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Farmer Appointed To QE II National Trust

Conservation Minister Sandra Lee has announced the appointment of a new Board member to the government body that helps protect valuable biodiversity on private land, the Queen Elizabeth the Second National Trust.

"I am pleased to welcome Dr Susan Bennett of Te Anau to the Trust board," Ms Lee said. "Dr Bennett is a farmer with a significant QE II national trust covenant protecting part of her property for the enjoyment of future generations. She will bring to the board the perspective of rural landowners who are the core constituents of the Trust. Their commitment to the ongoing care and management of covenanted areas enables the Trust to succeed in its goal, " she said.

"Dr Bennett also has significant botanical skills which I am sure she will find useful in her role as a QE II national trust board member, " Ms Lee said.

The purpose of the Queen Elizabeth the Second National Trust is to encourage and promote the provision, protection and enhancement of open space for the benefit and enjoyment of the people of New Zealand.

While it is possible to sell or donate land to the Crown or to a territorial authority as a reserve, many landowners want to continue to own their land while protecting its values for future generations to enjoy. This can be achieved with a Queen Elizabeth II National Trust open space covenant.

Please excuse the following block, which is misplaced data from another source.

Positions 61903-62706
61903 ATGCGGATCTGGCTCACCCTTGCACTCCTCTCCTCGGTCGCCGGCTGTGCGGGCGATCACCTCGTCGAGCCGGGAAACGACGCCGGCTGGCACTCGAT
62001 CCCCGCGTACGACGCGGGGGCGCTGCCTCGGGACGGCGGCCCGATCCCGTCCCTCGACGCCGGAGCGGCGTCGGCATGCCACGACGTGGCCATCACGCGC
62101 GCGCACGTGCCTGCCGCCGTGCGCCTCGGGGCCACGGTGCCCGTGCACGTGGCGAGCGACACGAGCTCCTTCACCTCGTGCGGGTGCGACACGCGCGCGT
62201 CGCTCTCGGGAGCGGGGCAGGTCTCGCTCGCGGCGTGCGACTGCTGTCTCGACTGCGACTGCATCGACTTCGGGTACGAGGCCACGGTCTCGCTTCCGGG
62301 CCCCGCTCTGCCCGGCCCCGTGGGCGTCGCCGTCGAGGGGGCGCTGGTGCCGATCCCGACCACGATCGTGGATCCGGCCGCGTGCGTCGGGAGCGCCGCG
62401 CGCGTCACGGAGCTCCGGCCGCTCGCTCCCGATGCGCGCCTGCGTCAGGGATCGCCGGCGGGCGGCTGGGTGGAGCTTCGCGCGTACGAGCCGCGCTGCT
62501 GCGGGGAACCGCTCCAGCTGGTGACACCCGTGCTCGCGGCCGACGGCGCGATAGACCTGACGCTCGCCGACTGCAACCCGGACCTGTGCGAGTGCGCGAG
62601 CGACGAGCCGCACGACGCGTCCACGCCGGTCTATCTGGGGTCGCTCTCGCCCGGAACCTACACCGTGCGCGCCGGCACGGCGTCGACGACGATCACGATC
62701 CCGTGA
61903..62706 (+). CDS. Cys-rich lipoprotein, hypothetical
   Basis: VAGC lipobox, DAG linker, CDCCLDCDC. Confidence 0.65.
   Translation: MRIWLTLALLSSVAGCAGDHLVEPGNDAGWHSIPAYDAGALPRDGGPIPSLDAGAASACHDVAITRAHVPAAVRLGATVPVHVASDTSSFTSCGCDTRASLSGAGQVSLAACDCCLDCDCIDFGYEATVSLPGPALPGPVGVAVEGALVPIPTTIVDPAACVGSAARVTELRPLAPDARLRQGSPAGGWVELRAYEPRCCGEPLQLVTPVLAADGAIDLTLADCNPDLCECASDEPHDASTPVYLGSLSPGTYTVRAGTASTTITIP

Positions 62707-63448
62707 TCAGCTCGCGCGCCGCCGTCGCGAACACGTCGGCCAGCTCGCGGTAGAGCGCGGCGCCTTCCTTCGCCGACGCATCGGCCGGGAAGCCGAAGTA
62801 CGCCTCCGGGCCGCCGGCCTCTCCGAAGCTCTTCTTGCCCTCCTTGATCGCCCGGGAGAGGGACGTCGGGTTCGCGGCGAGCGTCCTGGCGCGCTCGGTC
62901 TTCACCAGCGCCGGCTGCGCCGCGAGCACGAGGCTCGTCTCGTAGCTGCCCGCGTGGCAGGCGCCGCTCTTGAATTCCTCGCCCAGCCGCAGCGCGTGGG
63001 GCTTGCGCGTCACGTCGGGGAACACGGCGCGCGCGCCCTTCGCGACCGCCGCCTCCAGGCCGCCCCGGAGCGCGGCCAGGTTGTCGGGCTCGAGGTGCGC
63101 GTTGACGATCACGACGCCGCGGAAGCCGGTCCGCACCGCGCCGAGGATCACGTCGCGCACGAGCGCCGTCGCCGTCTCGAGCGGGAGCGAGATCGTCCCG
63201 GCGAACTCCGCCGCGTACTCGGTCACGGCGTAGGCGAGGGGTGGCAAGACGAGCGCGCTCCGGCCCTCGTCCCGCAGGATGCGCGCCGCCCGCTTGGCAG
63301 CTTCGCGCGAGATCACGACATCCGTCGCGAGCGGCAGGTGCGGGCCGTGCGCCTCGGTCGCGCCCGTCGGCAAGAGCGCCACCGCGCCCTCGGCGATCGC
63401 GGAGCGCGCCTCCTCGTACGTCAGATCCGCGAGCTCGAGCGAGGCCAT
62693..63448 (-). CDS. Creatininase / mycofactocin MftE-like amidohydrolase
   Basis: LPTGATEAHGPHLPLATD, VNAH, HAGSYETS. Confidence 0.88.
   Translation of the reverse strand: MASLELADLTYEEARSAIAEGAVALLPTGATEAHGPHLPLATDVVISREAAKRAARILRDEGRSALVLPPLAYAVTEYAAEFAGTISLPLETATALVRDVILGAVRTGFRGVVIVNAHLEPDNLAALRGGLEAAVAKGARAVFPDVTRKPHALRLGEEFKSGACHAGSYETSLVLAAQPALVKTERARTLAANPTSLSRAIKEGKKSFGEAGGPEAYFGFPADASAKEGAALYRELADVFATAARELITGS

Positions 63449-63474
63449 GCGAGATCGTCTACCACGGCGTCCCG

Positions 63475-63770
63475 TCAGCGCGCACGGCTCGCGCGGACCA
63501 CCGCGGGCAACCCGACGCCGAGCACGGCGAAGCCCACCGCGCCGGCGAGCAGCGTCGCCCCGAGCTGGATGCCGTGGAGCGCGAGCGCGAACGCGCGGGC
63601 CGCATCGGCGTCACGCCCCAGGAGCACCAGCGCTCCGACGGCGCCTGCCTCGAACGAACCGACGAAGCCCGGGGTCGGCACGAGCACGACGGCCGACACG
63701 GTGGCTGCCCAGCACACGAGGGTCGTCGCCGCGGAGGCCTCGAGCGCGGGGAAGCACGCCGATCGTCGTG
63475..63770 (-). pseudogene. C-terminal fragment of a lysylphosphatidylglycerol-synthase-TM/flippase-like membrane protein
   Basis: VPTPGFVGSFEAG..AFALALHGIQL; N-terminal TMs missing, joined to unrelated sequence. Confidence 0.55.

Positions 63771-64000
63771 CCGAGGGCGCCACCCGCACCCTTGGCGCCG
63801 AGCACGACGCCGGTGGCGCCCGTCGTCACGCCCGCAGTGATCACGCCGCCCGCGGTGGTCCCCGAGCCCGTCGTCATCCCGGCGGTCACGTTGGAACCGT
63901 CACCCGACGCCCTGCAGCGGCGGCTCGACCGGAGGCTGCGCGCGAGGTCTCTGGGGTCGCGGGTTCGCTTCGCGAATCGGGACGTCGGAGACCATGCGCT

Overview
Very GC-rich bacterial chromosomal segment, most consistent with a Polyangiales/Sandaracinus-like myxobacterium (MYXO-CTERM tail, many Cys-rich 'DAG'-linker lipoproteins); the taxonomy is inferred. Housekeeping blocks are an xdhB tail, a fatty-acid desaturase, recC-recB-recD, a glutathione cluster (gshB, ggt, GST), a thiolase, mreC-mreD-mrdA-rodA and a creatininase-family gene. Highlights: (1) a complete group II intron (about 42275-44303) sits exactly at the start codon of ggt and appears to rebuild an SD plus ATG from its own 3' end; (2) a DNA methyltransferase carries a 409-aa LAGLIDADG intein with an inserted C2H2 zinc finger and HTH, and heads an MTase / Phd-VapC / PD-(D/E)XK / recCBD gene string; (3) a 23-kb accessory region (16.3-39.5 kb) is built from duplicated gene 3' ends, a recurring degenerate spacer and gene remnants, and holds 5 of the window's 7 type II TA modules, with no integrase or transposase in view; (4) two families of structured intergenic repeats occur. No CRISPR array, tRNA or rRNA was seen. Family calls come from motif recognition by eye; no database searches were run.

An open space covenant is a legal agreement between the National Trust and a landowner to protect an identified feature or site. Covenants are almost always owner-initiated, reflecting the landholder’s goodwill to this form of protection. Covenants are registered against the title for the land and are legally binding, usually in perpetuity. Management of covenanted land remains with the landowner or leaseholder, in accordance with the terms negotiated for each covenant agreement.
To date over 1,500 open space covenants have been registered nationwide, covering over 54,500 hectares. These protect a variety of open spaces and biodiversity, including indigenous forests, shrub lands, wetlands, lakes, coastline, tussock grasslands, tracts of rural landscape, archaeological sites and geological formations.


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